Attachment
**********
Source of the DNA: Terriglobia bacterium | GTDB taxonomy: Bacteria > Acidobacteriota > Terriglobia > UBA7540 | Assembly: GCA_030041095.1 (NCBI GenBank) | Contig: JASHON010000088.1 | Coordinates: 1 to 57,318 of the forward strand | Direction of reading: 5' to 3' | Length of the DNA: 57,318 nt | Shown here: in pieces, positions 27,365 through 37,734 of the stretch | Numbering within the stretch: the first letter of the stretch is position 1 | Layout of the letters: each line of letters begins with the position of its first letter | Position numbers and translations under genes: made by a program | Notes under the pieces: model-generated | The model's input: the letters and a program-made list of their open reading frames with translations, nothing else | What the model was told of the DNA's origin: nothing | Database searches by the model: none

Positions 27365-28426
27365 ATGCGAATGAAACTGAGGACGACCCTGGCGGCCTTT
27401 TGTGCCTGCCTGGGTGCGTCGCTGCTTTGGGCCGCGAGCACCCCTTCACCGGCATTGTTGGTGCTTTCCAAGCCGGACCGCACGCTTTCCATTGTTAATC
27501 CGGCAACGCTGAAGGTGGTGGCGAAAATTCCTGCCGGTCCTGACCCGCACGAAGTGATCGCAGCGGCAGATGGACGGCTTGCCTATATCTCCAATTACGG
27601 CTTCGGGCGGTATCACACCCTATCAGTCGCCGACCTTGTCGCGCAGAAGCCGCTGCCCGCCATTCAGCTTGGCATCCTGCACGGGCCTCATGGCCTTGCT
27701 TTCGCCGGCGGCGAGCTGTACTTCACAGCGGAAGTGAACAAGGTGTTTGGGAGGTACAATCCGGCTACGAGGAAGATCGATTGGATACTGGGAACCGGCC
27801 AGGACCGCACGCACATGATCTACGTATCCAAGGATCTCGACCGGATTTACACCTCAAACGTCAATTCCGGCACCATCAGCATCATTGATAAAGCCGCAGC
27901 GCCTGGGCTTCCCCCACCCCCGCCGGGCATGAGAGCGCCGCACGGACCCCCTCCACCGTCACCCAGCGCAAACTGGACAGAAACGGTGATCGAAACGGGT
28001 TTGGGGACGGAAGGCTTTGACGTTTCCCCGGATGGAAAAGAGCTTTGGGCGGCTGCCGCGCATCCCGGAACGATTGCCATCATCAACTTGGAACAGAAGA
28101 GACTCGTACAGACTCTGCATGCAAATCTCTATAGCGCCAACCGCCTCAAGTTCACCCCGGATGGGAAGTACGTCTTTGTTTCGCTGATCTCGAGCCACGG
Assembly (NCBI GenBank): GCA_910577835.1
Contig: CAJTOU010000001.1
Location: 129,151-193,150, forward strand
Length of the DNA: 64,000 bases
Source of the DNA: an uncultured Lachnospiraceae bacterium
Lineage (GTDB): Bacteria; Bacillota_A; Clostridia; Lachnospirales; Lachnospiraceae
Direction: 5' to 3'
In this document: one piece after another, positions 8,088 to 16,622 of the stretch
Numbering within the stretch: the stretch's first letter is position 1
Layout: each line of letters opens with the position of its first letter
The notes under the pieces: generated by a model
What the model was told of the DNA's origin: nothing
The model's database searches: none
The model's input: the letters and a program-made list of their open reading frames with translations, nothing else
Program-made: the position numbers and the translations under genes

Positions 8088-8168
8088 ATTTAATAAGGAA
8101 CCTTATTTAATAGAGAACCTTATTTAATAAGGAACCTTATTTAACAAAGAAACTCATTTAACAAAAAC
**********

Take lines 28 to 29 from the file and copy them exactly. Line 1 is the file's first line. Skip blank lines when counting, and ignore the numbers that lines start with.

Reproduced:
8088 ATTTAATAAGGAA
8101 CCTTATTTAATAGAGAACCTTATTTAATAAGGAACCTTATTTAACAAAGAAACTCATTTAACAAAAAC